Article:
Last year, the New York Times published an op-ed that used fMRI to investigate the brains of swing voters as they stared at photos and videos of presidential candidates. For instance, the scientists found that pictures of Mitt Romney led to activity in the amygdala, while pictures of Hillary Clinton activated the anterior cingulate. (Interestingly, the only two candidates who inspired "little activity in areas of the brain associated with thought or feeling" were Barack Obama and John McCain.)
Within days, 17 prominent cognitive neuroscientists signed a letter criticizing the study. "We are distressed," the scientists wrote, "by the publication of research . . . that uses flawed reasoning to draw unfounded conclusions about topics as important as the presidential election." The critics pointed out that a specific brain area, such as the amygdala, can be involved in the production of a wide variety of emotions, from fear to pleasure. This makes it extremely difficult, if not impossible, to decipher the hidden feelings of people based on brain scans alone.
As Logothetis points out, the critical flaw of such studies is that they neglect the vast interconnectivity of the brain. How a voter feels about a politician is almost certainly the result of numerous interacting brain regions, and cannot be easily reduced to the activity of a single area. Because large swaths of the cortex are involved in almost every aspect of cognition - even a mind at rest exhibits widespread neural activity - the typical fMRI image, with its highly localized spots of color, can be deceptive. The technology makes sense of the mind by leaving lots of stuff out - it attempts to sort the "noise" from the "signal" - but sometimes what's left out is essential to understanding what's really going on.
"Unfortunately, these pretty pictures hide the sausage factory," says Geoffrey K. Aguirre, a professor of neurology at the University of Pennsylvania. When Aguirre looks at an fMRI image, he reminds himself that the picture is actually some "fancy statistics," and not an exact snapshot of brain activity. "It's important to ask what assumptions allowed the researchers to find these patterns of activity," he says.
The reason fMRI data requires so much statistical analysis is that the machines rely on indirect measurements of brain activity. Neurons communicate using bursts of electricity and squirts of neurotransmitter, but the scanners can only calculate changes in blood flow. In 2001, Logothetis published one of the first papers to directly test whether blood flow can be used as a proxy for what neurons are doing. Although he found that changes in blood flow often correlated with changes in neural activity, Logothetis also concluded that certain types of neural activity couldn't be reliably detected by fMRI. In these instances, increased blood flow could occur at the same time as a flat - or even decreasing - neural firing rate. As a result, scientists might see activation where there was only a subdued circuit of cells.
More recently, a paper from the lab of Mriganka Sur at MIT reported that the vast majority of the signal detected by fMRI machines was actually a byproduct of astrocytes, which are common cells in the brain that provide neurons with oxygen and energy. When the activity of astrocytes was blocked, but the activity of neurons remained unchanged, 80 to 90 percent of the fMRI signal disappeared. This suggests that fMRI machines are vulnerable to any disorder or drug that leads to changes in astrocyte function, since such changes will dramatically skew the imaging data. "Astrocytes remain so poorly understood," says Sur, "but researchers should keep in mind that astrocytes are largely what fMRI is measuring, and not neural activity directly."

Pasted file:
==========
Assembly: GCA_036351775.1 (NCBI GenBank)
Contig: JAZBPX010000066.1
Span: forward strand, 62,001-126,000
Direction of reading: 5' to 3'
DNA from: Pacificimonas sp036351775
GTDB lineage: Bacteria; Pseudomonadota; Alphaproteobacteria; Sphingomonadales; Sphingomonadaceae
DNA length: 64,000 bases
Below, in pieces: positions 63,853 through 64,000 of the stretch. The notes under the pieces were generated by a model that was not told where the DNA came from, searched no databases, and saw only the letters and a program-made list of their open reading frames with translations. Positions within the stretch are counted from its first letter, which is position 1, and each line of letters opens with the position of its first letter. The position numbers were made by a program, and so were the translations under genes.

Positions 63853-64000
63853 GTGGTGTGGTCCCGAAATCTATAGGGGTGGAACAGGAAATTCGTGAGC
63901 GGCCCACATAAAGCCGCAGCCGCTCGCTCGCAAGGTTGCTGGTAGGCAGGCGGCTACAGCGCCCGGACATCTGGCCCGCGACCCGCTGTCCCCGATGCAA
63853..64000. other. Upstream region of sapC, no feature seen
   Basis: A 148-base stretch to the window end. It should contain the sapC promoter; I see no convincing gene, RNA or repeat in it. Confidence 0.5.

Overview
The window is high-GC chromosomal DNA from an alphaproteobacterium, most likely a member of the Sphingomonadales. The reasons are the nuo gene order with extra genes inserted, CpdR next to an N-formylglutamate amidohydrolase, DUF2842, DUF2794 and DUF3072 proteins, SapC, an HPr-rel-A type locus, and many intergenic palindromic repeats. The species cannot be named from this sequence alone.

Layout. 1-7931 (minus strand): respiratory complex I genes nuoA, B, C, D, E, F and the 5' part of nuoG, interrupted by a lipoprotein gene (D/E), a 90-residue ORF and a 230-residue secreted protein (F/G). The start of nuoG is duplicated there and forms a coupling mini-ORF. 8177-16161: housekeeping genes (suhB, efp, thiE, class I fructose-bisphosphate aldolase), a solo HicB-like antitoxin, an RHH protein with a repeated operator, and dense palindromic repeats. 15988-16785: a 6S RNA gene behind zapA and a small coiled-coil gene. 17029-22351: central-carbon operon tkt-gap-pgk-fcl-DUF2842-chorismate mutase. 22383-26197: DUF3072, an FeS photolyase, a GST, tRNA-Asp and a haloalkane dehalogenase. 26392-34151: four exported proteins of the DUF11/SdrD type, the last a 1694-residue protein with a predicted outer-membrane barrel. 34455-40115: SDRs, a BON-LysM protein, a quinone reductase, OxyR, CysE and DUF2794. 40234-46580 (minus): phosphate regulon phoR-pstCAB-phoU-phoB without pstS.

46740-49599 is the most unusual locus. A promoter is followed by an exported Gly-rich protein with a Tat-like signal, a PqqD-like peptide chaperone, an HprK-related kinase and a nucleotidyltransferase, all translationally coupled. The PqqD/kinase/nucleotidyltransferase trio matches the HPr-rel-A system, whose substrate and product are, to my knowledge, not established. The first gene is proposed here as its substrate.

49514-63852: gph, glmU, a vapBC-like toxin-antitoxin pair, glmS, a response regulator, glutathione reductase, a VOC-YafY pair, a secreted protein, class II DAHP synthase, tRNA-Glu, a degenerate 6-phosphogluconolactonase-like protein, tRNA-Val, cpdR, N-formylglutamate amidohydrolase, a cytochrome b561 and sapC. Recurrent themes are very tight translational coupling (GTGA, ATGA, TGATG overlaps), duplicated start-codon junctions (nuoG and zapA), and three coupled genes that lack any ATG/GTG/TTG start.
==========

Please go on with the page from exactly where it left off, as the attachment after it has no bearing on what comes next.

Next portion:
Given the limitations of fMRI machines, many researchers have begun to wonder why the technology maintains such a grip on both mainstream neuroscience and popular culture. Some scientists argue that part of the problem is the relative ease of brain imaging research. "So much of the work is done by computers," Aguirre says. "It only takes about a week to learn how to do an fMRI experiment." This means that even researchers with a limited understanding of how the brain works can produce papers detailing aspects of brain function.
Other scientists are studying how the presence of fMRI images can lead people to overlook flaws in scientific reasoning. Deena Skolnick Weisberg, a researcher at Rutgers University, recently demonstrated how referencing brain scans can bias the evaluation of scientific papers. When she gave neuroscience students and ordinary adults a few examples of obviously flawed scientific explanations, people were consistently able to find the flaws. However, when the same explanations were prefaced with the phrase "Brain scans indicate" both the students and adults became much less critical.
While fMRI might not be a window into the soul, or even a particularly accurate reader of minds, it remains a useful technology when properly used. Some scientists, such as Logothetis, believe that brain scanners are best used in conjunction with other experimental tools, such as those that measure brain waves or the electrical activity of individual neurons. "The only way to really know what the brain is doing is to look at the brain in a variety of different ways," he says.
The problem, of course, is that these other research methods don't generate colorful graphics of the cortex, which can make them seem less accurate, meaningful, and exciting. The human brain, it turns out, loves to look at pictures of itself.
Jonah Lehrer is an editor at large at Seed magazine and the author of "Proust Was a Neuroscientist." He is a regular contributor to Ideas.